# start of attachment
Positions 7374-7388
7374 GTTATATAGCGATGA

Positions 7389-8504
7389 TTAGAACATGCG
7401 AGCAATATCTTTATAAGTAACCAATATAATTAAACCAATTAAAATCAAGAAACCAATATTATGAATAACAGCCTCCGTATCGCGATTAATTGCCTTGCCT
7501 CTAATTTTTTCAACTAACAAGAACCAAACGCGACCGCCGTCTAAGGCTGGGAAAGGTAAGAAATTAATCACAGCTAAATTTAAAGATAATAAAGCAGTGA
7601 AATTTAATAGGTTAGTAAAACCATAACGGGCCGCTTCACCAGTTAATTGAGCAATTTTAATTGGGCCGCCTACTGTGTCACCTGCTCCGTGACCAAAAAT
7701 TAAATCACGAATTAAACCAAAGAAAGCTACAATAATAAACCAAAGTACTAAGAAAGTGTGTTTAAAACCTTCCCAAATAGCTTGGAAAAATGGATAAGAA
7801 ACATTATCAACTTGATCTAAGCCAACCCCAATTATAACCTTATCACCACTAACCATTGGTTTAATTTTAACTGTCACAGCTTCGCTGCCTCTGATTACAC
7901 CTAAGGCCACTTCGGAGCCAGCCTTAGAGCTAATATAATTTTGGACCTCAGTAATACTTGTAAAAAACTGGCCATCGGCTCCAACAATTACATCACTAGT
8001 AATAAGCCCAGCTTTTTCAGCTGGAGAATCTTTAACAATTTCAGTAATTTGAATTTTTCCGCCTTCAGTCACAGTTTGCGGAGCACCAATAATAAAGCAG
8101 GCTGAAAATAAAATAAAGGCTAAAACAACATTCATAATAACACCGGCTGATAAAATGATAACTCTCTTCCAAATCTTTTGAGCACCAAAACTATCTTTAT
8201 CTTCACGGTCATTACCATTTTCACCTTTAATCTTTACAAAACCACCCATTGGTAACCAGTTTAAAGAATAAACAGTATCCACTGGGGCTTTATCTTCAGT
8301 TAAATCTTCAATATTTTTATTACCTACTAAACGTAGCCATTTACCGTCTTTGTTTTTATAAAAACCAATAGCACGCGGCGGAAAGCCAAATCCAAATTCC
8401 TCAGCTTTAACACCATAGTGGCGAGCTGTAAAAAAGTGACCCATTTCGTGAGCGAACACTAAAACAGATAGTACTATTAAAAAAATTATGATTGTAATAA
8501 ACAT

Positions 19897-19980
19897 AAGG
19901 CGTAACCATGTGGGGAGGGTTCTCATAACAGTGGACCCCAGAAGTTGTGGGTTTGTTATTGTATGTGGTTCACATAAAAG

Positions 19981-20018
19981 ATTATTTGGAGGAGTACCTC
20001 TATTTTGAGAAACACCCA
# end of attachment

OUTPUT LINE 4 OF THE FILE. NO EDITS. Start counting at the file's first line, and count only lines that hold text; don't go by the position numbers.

7389 TTAGAACATGCG